An expensive mistake, no doubt.

Online Piracy: Does It Matter?

Before anyone gets ruffled, let it be said that I’m not advocating copyright infringement or piracy of copyrighted works online. After all, I’m a writer, and in the past year I’ve published four copyrighted e-books.

On each occasion, however, when Amazon asked if I wanted to turn on DRM (digital rights management), so these works couldn’t be shared, I declined. In addition, if I somehow learned that my e-books were being offered for free download on a file-sharing site, I’d frankly be honored.

My guess is that, of all the piracy that’s occurred since Napster began the file-sharing trend,  either zero percent of the alleged pirates, or as close to that percentage as possible, would ever have actually paid for their downloaded products had they not been available for “free.”

So piracy, to my way of thinking, is a zero-loss game for the copyright holders. In fact, if you game the piracy system as an author or entertainer, there are even ways to increase your reach and your revenue. (Which could bring up a discussion of “freenomics,” but I’ll spare you.)

At any rate, this long musing comes courtesy of the recent $80-million settlement by file-sharing service Hotfile over its alleged enabling of piracy of copyrighted works.

As TechDirt Editor Michael Masnick notes in his review of the settlement, however, it will first of all never be paid, and if any funds do transfer hands, no artist or movie-maker will see a penny.

I suggest reading Masnick’s “MPAA ‘Settles’ Another ‘Victory’ Against Hotfile.” His conclusion is particularly cogent and spot on:

I don’t see how it’s a victory for anyone. It won’t decrease the amount of infringement. It won’t stop cyberlockers. It won’t help consumers. It won’t help movie makers. It won’t do anything, other than letting the MPAA [Motion Picture Association of America] declare victory.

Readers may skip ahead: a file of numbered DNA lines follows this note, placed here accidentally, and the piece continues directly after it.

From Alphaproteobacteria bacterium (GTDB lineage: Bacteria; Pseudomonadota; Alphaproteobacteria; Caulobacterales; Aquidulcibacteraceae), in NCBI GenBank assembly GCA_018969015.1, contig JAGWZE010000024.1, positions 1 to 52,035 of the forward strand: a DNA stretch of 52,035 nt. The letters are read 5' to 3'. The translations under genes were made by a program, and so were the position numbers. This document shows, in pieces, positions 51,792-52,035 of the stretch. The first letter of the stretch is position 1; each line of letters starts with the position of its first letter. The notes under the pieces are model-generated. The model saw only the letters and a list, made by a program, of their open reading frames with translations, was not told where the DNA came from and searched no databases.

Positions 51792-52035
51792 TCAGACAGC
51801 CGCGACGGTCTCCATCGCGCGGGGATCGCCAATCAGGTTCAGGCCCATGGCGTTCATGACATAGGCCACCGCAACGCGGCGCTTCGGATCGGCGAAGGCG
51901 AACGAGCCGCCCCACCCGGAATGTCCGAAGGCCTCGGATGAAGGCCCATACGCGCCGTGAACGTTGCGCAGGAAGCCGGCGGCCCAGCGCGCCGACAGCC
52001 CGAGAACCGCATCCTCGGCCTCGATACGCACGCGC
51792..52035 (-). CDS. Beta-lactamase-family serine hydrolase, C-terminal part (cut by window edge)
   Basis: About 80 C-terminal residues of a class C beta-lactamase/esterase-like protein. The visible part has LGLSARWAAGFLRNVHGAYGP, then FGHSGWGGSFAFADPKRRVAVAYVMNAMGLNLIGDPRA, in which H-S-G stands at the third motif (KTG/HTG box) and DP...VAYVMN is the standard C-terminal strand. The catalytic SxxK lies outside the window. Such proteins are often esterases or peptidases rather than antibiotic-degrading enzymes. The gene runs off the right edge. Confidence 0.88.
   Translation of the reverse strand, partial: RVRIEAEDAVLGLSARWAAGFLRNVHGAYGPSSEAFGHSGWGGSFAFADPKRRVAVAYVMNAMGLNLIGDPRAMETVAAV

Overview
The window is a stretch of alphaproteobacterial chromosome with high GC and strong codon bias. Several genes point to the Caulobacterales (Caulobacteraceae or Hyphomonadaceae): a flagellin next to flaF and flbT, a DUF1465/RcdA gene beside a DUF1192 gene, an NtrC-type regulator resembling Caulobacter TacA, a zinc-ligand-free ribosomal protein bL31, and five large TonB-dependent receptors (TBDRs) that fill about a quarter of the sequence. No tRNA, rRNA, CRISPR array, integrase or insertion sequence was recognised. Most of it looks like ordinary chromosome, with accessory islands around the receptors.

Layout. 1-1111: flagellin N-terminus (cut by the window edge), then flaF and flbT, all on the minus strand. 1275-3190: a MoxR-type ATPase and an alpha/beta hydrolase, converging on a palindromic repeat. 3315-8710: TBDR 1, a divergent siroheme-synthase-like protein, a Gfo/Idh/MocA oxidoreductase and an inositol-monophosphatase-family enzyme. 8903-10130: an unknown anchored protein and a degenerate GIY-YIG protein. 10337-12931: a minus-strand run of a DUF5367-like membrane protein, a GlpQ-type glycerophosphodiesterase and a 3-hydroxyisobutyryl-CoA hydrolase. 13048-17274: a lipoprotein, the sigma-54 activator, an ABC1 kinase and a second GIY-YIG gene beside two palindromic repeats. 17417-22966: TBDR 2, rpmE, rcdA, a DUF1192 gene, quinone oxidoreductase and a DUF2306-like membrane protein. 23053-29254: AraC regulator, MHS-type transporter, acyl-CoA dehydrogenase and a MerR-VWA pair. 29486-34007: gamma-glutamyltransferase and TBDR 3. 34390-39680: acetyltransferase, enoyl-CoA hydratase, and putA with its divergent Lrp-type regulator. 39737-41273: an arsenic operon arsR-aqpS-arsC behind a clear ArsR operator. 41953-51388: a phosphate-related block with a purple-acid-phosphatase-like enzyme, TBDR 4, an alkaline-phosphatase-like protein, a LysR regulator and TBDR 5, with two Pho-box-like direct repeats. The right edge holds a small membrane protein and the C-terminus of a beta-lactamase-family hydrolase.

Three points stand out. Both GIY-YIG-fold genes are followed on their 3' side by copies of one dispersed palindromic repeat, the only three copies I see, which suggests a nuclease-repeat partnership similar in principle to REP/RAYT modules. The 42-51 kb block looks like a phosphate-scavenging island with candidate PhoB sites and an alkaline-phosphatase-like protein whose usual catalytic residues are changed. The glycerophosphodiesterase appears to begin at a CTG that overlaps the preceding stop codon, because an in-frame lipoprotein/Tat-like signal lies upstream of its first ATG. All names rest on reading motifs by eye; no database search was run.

Origins of the Word ‘Filibuster’

When Senate Democrats acted last week to end filibusters as we know them (at least for certain appointments), cries and sighs were heard on both sides of the Congressional aisle.

Sighs came from the Dems, who now could put in a federal post any person living or dead, criminal or upright.

Cries of injustice rang from the GOPers. Had the Republicans pulled the trigger on the so-called “nuclear option” back in the mid-2000s when they controlled the Senate, however, roles would’ve been reversed with Dems crying affront to democracy and Repubs cheering, at least under their breaths.

Republican Gov. Rick Perry of Texas was livid earlier this year when State Senator Wendy Davis filibustered the legislature in Austin over an abortion bill. The good guv called it “nothing more than the hijacking of the democratic process.”

Which brings up the origins of the word filibuster, and for this I rely on the research and writings of Merrill Perlman in the Columbia Journalism Review:

Of “filibuster,” The Oxford English Dictionary says, “the ultimate source is certainly the Dutch vrijbuiter,” or “freebooter,” “a privateer … a piratical adventurer, a pirate; any person who goes about in search of plunder.” From the 18th century to the middle of the 19th, the OED says, the preferred term in English was the French “fibustier.” But about “1850-54,” the OED says, the form “filibuster,” from the Spanish filibustero, “began to be employed as the designation of certain adventurers who at that time were active in the W. Indies and Central America.”

The word filibuster began taking on a legislative slant about mid-century (1850s or later) when “someone in the Congressional Globe wrote: ‘I saw my friend … filibustering, as I thought, against the United States.'” (Note the verb usage.)

In 1889, the noun version of  filibuster appeared, referring to the person blocking the action, not to the act itself. Within a few years, the noun filibuster was being applied to “an act of obstruction in a legislative assembly,” the OED says.

In other words, as Perlman notes in his article, equating a filibuster with a hijacking is not without historical and linguistic justification, regardless of which side of the aisle you or your senator sits.